• How does Derryfield cultivate the skills and character of each child?

    As an independent school, we have the remarkable opportunity to strike a balance: we ensure that every child has access to critical experiences that develop their skills and knowledge and we ensure that each individual can choose from diverse opportunities to forge their own path.  
    • The Middle School Learner’s Portrait is a skills program that develops each middle schooler into a strong community member, presenter and performer, self-directed learner, healthy person, composer and designer, problem-solver, reader and researcher, and writer.
    • The Portrait of the Derryfield Graduate is a skills program that develops each upper school student into an engaged community member who embraces leadership, the Core Values of the school, and physical, mental and spiritual well being; self-directed learning; creative, collaborative problem solving;  critical thinking, reading and research; effective communication; and lifelong curiosity and learning 
    • The Pathway Program provides 1-to-1 personal coaching to upper school students, identifying their strengths and interests and connecting them to the School’s offerings in curriculum, clubs, service, global programs, independent study projects, and internships.
  • How did the faculty prepare for these innovations?

    First, research: Over the last three years, we have been researching: visiting excellent schools, visiting with alumni about their workplace experiences, and learning from our local and national partners, those who invite Derryfield students to join them for internships, senior Independent Study Projects and first jobs out of college to discover how we can best prepare our students for the world around them.  Here is what we learned: students learn best when they can apply while learning and 21st work places need people who identify needs and solutions and are capable of converting ideas into action.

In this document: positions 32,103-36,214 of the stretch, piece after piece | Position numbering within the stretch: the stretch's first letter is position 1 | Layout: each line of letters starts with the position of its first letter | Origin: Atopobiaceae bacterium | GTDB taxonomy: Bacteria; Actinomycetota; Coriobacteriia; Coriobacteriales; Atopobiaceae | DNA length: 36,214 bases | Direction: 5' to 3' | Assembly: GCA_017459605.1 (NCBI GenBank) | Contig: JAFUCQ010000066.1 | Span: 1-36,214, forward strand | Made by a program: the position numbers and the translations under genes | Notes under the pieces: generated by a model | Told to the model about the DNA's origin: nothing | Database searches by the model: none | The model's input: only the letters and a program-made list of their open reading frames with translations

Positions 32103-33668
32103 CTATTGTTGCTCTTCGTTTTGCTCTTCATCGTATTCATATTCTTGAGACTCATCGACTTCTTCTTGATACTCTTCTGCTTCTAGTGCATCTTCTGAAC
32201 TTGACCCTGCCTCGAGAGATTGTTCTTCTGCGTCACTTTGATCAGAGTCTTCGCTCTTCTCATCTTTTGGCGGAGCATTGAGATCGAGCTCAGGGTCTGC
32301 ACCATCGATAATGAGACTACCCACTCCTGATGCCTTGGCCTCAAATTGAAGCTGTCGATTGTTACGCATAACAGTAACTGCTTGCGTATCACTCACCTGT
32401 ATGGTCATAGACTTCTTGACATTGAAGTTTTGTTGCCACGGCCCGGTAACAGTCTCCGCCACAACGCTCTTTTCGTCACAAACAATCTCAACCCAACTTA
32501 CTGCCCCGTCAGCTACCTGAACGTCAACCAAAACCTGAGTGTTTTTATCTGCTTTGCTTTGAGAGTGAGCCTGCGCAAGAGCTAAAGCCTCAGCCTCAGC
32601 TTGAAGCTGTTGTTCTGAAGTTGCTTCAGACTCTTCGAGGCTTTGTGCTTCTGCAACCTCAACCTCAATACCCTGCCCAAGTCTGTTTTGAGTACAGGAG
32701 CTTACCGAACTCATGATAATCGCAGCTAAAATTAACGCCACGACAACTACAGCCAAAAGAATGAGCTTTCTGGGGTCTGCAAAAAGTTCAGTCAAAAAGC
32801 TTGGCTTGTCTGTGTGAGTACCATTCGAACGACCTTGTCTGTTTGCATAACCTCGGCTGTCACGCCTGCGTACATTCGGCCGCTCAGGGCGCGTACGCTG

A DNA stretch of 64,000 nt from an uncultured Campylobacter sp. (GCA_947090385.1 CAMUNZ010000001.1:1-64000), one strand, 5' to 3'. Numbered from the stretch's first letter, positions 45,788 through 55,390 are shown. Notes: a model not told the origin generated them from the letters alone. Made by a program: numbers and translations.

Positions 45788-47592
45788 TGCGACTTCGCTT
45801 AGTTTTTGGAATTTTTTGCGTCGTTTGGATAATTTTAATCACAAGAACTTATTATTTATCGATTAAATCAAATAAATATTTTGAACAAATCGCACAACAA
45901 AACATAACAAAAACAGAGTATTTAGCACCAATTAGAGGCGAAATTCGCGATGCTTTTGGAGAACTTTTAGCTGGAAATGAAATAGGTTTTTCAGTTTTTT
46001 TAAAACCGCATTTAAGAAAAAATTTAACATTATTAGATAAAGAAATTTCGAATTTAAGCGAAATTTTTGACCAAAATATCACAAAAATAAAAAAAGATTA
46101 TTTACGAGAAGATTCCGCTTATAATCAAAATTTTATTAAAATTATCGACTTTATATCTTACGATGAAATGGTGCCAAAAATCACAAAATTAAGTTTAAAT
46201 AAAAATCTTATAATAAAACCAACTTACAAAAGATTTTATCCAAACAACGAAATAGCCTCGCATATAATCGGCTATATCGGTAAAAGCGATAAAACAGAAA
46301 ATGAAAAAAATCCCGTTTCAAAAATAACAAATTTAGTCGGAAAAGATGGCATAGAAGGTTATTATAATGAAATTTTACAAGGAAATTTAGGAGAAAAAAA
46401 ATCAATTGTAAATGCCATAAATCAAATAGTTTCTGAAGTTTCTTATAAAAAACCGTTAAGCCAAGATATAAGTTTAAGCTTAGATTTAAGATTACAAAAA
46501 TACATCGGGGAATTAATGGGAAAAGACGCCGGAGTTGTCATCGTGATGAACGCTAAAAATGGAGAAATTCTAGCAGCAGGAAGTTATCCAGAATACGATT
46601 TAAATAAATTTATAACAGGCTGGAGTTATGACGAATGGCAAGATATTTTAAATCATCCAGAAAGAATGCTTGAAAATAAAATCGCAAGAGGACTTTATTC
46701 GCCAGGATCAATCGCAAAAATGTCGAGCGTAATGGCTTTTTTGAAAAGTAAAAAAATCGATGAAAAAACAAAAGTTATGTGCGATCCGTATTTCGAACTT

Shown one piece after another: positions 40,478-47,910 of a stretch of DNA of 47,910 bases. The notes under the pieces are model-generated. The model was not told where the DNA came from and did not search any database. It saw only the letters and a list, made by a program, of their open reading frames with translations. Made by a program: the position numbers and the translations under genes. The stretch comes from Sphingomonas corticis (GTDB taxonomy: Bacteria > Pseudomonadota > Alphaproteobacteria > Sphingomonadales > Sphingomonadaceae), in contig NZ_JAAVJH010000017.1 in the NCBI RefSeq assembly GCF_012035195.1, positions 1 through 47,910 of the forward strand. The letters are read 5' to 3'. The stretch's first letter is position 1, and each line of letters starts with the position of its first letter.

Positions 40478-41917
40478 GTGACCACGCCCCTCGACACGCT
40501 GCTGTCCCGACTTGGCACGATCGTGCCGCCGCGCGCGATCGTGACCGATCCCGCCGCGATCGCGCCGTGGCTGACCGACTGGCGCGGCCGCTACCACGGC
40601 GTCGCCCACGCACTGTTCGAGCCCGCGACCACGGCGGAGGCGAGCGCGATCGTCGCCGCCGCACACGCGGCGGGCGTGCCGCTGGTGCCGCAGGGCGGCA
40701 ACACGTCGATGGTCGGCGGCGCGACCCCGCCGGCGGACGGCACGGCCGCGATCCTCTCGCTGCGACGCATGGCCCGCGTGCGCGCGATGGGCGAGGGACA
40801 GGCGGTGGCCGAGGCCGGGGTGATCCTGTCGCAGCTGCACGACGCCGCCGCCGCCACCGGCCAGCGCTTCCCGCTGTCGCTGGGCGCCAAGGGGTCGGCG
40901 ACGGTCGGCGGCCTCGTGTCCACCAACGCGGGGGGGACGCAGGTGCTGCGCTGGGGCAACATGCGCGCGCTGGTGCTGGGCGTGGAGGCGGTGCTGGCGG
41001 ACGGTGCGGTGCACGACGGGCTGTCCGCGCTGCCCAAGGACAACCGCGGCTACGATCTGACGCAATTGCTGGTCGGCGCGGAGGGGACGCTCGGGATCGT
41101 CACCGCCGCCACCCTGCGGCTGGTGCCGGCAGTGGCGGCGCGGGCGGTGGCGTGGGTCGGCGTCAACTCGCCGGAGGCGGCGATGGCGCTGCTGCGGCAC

Second, training: In 2019 alone, the entire faculty completed workshops in project-based learning with the Buck Institute and in teaching methods for longer classes. In addition, many of our teachers have participated in and/or presented on 21st Century skills at national conferences.  

    Third, collaboration: The new schedule offers a delayed opening every Wednesday: this is time for professional development and for teachers to collaborate on best practices.

The Derryfield School

2108 River Road, Manchester, NH 03104     p: 603.669.4524     f: 603.625.9715